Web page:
Project 1135M Krivak II
The Project #1135M Krivak II mainly differs from the initial version in having a different caliber gun. Sources all agree that the Krivak II series consisted of 11 units, all constructed at Shipyard 820 and completed between 1975 and 1982. And while there is agreement on the names of these units, there is considerable diversity of opinion on the construction chronology. It is generally agreed by most sources that as of 1999 at least four further units had been discarded, while some sources suggest that three additional units had also been discarded. All sources agree that at least one unit transfered to Ukraine, though as of early 2001 two Krivak-I frigates were reportedly among the units earmarked for disposal by Ukraine.
Project 1135.1 / 1135P Krivak III Nerey
In 1982 a joint Resolution of the Ministry of Shipbuilding Industry and the Navy approved the development of the Project 1135 and Project 1135.1 escort ships, based on new design and operation requirements to advanced AA/ASW, radio and radar equipment with a strike capability against surface ships. At the same time the Project 1154 class, with a similar displacement, was focused on combatting submarines and provide antisubmarine, antiship and antiaircraft defense to surface ship task forces and convoys.
The Project 1135.1 Nerey [also reported as Project #1135P] Krivak III class was initially constructed for the KGB Maritime Border Guard. Despite speculation that they might be transferred to the Russian Navy, under the Project 1135.5 designation, IISS reported in 2008 that eight remained in service with the Federal Border Guards Service. The Krivak-III also features 100-mm gun that replaces the SS-N-14 ASW missile launcher found on other models. Although having less ASW capability than the Krivak-1/II, they do embark a utility helicopter. Two units were transferred to Ukraine prior to completion.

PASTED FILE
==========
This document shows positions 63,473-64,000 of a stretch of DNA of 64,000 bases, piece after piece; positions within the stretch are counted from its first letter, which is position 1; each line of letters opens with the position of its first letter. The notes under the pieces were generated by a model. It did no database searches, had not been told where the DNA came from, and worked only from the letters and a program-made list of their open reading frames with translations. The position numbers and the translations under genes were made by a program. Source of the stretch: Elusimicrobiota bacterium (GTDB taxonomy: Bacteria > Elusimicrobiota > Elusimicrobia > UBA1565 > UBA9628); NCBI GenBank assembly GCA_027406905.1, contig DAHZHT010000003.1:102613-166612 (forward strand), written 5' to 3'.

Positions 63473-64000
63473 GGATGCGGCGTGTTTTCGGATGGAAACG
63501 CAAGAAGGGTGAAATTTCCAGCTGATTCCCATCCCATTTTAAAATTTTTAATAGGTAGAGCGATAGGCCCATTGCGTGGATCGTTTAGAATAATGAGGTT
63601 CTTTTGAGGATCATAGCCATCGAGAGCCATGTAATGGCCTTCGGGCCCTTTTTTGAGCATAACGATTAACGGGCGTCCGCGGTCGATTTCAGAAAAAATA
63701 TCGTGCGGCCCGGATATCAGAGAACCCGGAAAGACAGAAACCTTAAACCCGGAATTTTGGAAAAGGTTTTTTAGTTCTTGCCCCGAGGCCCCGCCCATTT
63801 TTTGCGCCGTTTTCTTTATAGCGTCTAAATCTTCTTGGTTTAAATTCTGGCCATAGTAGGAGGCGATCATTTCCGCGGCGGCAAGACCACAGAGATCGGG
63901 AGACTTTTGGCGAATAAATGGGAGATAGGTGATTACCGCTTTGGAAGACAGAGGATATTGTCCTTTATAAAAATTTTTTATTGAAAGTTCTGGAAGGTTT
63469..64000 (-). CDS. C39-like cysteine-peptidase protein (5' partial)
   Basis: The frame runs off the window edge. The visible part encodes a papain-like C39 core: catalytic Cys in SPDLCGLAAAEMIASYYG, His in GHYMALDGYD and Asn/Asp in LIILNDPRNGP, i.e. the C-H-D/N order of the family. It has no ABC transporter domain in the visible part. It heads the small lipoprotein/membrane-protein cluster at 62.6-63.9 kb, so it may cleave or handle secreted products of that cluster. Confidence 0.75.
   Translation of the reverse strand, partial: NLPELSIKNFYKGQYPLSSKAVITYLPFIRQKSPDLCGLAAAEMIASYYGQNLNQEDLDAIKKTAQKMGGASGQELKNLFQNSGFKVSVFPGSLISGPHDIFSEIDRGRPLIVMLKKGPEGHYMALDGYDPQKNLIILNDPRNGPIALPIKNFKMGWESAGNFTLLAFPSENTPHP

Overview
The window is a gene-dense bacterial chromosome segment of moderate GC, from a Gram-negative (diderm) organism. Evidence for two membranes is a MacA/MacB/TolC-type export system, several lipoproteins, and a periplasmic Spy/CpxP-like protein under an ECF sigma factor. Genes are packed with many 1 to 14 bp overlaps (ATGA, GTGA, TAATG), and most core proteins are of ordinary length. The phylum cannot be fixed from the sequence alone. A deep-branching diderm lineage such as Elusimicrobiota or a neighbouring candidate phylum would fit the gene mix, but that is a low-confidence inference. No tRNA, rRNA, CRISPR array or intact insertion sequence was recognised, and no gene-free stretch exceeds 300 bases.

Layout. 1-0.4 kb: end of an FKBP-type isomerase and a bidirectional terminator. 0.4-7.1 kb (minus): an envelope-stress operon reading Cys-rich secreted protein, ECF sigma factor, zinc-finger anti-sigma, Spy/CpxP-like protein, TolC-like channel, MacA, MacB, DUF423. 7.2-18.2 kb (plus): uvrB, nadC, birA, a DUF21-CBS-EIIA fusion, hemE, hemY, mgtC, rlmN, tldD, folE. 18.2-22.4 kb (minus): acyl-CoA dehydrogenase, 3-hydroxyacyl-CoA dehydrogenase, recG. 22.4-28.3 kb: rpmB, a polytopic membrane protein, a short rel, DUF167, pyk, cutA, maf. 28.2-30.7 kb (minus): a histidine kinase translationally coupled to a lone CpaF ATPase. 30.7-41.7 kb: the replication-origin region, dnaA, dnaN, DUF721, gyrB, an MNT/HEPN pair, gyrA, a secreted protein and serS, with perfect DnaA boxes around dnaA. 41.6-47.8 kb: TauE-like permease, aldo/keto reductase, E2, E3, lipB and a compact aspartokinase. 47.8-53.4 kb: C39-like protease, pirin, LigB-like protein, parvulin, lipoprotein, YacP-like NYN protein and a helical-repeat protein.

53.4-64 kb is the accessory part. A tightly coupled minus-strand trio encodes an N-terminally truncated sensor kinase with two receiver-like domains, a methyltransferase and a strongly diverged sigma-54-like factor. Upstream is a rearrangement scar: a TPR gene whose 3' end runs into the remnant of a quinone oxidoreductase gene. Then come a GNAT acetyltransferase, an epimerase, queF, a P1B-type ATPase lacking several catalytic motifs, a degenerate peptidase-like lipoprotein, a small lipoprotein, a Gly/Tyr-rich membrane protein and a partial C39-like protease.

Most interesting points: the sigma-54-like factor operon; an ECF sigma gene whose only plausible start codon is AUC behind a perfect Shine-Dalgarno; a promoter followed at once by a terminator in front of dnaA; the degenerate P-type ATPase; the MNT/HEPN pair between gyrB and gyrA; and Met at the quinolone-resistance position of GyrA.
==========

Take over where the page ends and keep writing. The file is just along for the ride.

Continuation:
Project 1135.2 Krivak IV
The Krivak IV [reportedly Project #1135.2 though plausibly #1135.6] is a proposed design intended solely for export, with the same general layout as the Krivak III, though with improved electronics and weapons. Three modified Krivak-class frigates are under construction for India in St Petersburg.
Project 1135.6 Talwar
The first Talwar-type frigate for India was laid down at the Baltiisky Zavod shipyard in St. Petersburg in March 1999, and was launched on 12 May 2000. The second unit, Trishul, was launched on 23 November 2000, and the third frigate was laid down on 26 May 2000.
Project 1135.6 Admiral Grigorovich
Speculation persists that India will buy three Admiral Grigorovich Guided Missile warships from Russia. The deal resulted from the export ban imposed in the wake of the Ukrainian conflict that left Russia to find a replacement turbine engine for the frigates. Moscow awarded NPO Saturn, a Russian aircraft engine manufacturer, with a contract to produce and test a domestically-produced replacement for the M90FR turbine engine by 2017, but defense industry analysts believe that the new propulsion system may not be ready until sometime in 2019. The Admiral Grigorovich-class vessel is an upgraded derivative of the six Talwar-class frigates that Russia built for the Indian Navy between 2003 and 2013. New Delhi’s familiarity with the platform in addition to the burgeoning defense trade relationship between the two countries suggests India would be the ideal trade partner for Moscow in such a deal. India is not subject to Ukraine’s export ban and would be able to directly purchase M90FR gas turbine engines from Kiev without incident meaning that New Delhi could make the ships operational in short order. Neither India nor Russia have officially confirmed that the parties have come to terms on an export agreement for the 3,620 ton guided missile frigates, but it has been previously confirmed that discussions towards a deal were underway.